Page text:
all these disciples of billy mitchell, who was the afather of american air power, who emerged from world war i and started to develop the doctrine of calming as a divisive -- a decisive force and warfare. this doctrine of daylight bombing immersed in the 1930's. arnold became a proponent of it. aker and several other of their associates. they were collectively known, the men who had drafted this, the bomber mafia. to provehey wanted that daylight bombing would work. the british when the americans enter the war warned hap arnold, that you cannot do it. tried a time
bombing and gone to nighttime bombing, which was essentially a fly over a city and drop your bobmbs. the british could justified by saying you had factory workers there. therefore, we're hitting a military target. in theory, the american daylight precision bombing would be more accurate and would be more hu mane. there was also some parochial interests that come into play. that fascinated me because it gets into the exercise, the power. and not just the convictions of the bomber mafia that this could be done but also the sne ense this is our opportunity to create an independent air force. arnold was determined to keep pushing deeper raids into europe in 1943, into germany. even though they did not have really the critical mass in
terms of numbers of bombers that were needed at that time. failingsf the gretat is they had not developed long-range fighter escorts to escort the bombers into germany. hadld and the bomber mafia a saying "the bomber will always get through." they were convinced that mass bombers at that point, 10 machine guns on each aircraft, could fend off any german fighters. good military any force would, changed tactics and started bringing down large number of bombers. but arnold kept pressuring aker. you need to field more missions, larger missions, keep pushing them deeper into germany. and this ultimately led to a lot of deaths. casualties soared through the summer and fall of 1943. my uncle's crew was one of those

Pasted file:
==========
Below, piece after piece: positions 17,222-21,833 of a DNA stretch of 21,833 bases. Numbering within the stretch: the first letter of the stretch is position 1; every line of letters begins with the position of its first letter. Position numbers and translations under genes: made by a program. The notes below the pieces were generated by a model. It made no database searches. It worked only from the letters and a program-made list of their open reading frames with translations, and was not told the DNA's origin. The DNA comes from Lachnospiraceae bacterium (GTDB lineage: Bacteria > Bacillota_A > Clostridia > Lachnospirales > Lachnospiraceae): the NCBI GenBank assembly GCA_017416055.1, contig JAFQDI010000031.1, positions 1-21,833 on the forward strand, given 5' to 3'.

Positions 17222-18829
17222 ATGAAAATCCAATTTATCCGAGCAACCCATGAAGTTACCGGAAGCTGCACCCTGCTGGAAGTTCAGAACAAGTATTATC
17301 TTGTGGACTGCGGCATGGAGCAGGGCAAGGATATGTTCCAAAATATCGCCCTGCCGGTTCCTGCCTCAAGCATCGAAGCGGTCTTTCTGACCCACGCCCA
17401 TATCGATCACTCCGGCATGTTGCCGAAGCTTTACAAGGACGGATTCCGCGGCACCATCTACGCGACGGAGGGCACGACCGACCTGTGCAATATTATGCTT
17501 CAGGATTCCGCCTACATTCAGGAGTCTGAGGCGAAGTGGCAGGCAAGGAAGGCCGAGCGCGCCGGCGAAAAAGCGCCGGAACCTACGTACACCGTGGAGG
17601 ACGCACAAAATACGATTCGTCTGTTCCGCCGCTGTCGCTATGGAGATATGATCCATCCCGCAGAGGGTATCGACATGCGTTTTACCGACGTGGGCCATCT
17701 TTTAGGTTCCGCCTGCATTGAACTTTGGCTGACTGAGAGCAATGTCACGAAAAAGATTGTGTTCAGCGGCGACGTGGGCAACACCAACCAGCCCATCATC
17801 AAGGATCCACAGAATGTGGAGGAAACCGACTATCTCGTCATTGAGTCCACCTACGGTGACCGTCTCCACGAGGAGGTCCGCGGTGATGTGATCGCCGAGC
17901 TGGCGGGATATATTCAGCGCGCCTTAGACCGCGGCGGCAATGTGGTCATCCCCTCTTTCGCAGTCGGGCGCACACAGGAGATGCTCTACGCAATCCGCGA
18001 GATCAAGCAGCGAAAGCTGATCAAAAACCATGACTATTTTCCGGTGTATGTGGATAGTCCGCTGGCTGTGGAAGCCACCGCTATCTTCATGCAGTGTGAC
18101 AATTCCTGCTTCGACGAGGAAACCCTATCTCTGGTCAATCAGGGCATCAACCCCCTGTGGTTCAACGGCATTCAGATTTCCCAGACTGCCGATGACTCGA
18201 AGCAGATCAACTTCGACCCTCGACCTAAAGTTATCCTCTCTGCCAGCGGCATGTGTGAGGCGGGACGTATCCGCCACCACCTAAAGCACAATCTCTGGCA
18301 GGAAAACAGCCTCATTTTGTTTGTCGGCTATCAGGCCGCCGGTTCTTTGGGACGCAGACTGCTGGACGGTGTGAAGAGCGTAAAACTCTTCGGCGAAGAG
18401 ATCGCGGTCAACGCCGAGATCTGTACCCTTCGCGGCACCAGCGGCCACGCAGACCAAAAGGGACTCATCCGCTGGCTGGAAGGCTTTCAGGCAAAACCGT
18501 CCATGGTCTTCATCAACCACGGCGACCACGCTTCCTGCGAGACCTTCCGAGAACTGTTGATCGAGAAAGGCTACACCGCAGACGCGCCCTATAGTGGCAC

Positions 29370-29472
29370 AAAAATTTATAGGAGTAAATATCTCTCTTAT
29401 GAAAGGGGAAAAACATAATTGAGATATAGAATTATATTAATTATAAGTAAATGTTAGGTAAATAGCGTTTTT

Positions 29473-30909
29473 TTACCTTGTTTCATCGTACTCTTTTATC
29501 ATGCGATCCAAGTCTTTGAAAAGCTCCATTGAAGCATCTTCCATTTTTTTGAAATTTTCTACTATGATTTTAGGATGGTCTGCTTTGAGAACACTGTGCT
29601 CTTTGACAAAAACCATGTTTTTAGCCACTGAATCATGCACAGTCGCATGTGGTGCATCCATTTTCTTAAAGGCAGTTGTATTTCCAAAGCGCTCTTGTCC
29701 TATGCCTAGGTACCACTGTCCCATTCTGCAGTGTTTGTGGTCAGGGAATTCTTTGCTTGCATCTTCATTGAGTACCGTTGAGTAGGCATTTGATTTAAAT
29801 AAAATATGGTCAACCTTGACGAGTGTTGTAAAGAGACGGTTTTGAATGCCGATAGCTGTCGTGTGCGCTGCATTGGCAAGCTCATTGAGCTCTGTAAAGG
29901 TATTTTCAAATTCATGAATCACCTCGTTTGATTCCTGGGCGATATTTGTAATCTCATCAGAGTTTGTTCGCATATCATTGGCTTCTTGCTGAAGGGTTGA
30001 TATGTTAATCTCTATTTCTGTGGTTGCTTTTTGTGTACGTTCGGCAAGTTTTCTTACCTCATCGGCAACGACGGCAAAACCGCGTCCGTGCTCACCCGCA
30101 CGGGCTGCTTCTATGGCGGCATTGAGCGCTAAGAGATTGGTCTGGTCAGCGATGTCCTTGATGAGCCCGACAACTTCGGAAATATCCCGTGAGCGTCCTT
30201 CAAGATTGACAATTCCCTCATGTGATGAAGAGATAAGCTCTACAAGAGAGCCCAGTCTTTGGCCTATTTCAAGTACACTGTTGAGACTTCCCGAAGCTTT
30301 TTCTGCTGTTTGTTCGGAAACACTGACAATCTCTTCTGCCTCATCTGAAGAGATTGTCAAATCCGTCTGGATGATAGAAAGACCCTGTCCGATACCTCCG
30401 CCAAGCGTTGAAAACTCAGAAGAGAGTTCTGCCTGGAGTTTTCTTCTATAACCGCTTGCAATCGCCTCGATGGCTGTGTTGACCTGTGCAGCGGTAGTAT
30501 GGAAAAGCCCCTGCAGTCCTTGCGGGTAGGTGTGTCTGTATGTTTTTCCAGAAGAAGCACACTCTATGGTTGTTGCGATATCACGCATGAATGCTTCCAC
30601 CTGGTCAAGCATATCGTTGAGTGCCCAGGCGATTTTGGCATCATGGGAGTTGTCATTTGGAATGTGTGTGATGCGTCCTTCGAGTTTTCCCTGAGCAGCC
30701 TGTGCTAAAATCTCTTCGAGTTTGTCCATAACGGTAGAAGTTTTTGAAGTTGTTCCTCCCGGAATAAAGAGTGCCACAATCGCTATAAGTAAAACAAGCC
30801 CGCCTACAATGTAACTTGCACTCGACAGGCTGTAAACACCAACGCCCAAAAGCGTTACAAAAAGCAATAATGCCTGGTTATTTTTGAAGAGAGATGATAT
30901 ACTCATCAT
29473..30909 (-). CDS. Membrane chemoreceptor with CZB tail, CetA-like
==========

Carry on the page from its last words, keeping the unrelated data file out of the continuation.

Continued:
crews that was shot down. as a results of the prosecution of this without the long-range fighters. host: let's talk about the summer and fall of 1943. your uncle's crew was first involved in a rescue raid. there, and maybe tell us about their experience during that famous raid. i mentioneds before, it was an extraordinary thing, terrifying event, because the aircraft flew in at nearly zero altitude. my uncle's crew, actually the williamerk's natural stein slid into the copilot's seat. their copilot had fallen ill in the desert camp. so he flew as copilot.
cleveland hickman from northern california flew the aircraft. they flew in over the target with the other aircraft in the 93rd bomb group. in fact, their small group of aircraft was led by ramzi potts. ramzi potts was a long time washington, d.c., lawyer. very prominent man. and an a compass pilot and -- accomplished pilot and college athlete before the war. my uncle's crew actually survived this raid but they were shot up over the target. they were losing fuel. they had two engines damaged. they were not going to make it back to the base i benghazin in the desert of north africa. so they made an emergency on the at -- sicily southeastern peninsula in sicily, which had just been --